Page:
APS: Former Grady HS football coach "hindered" investigation into players' residency

by: Richard Elliot Updated:

ATLANTA - Atlanta Public School investigators reported the embattled former Grady High School football coach "hindered the investigation" into the residency of more than a dozen football players.
 
APS transferred Ronnie Millen away from Grady High School during the investigation.
 
APS Superintendent Errol Davis said the report shows about 25 percent of all Grady High School football players did not live within Grady's district. They're looking into the residency status of 13 other players.
 
The report states parents falsified addresses and official documents in order to get their sons into Grady to play football.
 
The report pulled no punches when it described Millen's assistance in the investigation.
 
"Coach Millen was not cooperative during the investigation...," the report states.
 
Investigators said APS Athletic Director Jeff Beggs also interfered with the report when he alerted Millen to the anonymous complaint.
 
"Jeff Beggs and Coach Millen knowingly or unknowingly interfered with the investigation," stated the report. "Coach Millen hindered the investigation by speaking with parents and providing advanced notice of pending actions."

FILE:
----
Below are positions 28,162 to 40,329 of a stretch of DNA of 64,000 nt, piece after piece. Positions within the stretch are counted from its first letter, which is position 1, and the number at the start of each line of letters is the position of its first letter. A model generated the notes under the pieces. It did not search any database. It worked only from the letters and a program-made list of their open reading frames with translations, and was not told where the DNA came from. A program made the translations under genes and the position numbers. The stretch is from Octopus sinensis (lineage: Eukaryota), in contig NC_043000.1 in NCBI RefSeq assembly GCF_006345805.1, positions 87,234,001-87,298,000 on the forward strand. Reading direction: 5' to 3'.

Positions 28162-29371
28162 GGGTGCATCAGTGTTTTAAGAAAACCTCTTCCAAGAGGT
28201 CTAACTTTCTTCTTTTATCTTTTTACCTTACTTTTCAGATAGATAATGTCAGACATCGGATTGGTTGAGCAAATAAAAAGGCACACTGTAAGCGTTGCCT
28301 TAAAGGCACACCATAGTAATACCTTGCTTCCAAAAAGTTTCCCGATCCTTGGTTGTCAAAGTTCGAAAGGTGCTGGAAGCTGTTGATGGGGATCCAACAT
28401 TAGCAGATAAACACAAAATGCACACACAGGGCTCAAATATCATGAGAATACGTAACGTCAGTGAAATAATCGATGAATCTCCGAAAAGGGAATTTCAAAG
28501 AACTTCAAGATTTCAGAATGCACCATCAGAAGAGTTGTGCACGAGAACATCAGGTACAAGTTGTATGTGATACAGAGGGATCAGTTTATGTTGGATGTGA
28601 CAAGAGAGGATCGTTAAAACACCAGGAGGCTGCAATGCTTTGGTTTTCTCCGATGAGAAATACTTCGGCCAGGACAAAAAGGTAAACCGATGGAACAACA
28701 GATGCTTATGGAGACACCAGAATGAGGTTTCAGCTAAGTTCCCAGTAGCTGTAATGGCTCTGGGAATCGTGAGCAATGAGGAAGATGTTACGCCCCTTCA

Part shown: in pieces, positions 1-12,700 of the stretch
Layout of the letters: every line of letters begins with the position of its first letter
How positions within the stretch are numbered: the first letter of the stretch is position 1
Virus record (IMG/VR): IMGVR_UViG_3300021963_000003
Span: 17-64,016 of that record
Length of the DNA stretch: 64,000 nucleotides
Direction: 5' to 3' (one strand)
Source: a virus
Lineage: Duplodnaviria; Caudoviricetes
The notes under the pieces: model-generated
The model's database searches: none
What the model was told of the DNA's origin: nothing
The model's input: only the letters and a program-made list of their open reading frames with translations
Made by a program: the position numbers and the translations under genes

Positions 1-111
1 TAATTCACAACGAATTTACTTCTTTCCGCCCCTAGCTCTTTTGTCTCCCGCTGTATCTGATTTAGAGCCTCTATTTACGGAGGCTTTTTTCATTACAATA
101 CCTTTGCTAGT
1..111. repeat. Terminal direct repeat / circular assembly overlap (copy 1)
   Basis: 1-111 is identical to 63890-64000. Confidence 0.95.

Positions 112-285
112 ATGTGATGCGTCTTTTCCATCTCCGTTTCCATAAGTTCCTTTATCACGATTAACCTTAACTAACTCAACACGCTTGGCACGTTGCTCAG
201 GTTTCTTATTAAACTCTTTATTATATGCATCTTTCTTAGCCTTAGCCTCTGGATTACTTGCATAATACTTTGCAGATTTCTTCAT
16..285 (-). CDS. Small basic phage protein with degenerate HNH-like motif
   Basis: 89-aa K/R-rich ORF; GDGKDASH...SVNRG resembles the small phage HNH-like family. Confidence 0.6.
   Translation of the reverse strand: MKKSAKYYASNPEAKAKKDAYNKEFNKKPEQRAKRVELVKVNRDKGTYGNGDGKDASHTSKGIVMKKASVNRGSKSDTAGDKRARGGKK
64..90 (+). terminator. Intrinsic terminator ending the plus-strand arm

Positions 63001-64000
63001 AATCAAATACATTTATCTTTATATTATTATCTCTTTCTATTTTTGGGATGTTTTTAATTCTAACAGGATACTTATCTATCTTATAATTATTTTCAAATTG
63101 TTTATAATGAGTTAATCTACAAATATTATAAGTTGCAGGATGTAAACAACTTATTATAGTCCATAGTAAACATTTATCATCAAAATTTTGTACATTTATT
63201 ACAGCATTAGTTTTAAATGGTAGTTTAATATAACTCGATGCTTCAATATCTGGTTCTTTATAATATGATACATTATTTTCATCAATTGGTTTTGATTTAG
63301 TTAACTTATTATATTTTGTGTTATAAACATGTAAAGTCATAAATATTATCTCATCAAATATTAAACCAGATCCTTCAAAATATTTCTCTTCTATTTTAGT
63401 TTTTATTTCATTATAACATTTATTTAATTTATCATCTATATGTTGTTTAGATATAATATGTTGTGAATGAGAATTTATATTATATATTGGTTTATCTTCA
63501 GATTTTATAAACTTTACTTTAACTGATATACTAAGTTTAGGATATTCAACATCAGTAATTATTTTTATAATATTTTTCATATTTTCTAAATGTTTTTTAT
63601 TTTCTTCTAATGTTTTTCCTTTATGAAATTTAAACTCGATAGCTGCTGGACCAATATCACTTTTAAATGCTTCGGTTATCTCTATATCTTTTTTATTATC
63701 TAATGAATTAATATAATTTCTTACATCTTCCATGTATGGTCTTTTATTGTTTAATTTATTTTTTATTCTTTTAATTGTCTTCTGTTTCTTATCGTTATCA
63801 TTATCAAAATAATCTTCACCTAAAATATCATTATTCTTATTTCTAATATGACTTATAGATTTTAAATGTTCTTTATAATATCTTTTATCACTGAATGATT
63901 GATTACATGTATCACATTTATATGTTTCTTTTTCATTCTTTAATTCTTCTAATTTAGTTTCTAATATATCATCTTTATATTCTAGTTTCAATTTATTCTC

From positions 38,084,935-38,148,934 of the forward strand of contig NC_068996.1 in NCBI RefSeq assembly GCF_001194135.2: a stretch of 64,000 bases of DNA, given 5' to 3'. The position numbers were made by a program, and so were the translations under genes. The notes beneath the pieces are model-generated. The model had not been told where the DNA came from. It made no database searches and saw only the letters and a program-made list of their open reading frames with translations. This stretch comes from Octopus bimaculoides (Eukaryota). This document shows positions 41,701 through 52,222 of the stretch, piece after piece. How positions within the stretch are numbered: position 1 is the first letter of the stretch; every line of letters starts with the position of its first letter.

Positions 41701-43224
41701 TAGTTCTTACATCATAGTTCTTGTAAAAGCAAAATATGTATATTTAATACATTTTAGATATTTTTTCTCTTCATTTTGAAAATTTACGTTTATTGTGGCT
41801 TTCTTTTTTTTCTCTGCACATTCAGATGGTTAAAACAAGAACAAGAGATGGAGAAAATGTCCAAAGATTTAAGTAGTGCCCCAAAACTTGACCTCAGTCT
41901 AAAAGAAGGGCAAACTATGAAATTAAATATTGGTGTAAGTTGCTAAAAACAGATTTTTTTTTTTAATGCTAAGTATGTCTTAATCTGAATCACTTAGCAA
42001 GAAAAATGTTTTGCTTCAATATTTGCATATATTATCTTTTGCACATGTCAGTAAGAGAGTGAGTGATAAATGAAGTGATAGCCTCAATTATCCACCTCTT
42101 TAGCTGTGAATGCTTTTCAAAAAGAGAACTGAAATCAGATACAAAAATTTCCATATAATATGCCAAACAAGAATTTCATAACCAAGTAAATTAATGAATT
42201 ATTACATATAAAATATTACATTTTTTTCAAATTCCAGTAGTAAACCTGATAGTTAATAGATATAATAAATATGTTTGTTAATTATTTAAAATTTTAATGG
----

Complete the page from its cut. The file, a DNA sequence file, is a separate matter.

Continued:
Investigators also reported Millen went one step further to interefere.
 
"...the keys to Coach Millen's office were retrieved from him to prevent tampering with material integral to the integrity of the investigation," the report states.  "Although this information was clearly explained to him, Millen instructed a lay coach to enter his office and to remove material and electronic device."
 
"I was actually a little shocked," said Grady parent Kina Agnew.  Her son plays football at Grady and idolized Millen.
 
"The kids supported him," said Agnew.  "The kids are very loyal to him."
 
Agnew said she could understand why some parents might go to great lengths to get their children into a good school to secure a good education, but added she doesn't understand why some would do that just so their child could play football.
 
"When you're bending the rules or breaking or crossing some lines, then that's not a good situation," said Agnew.



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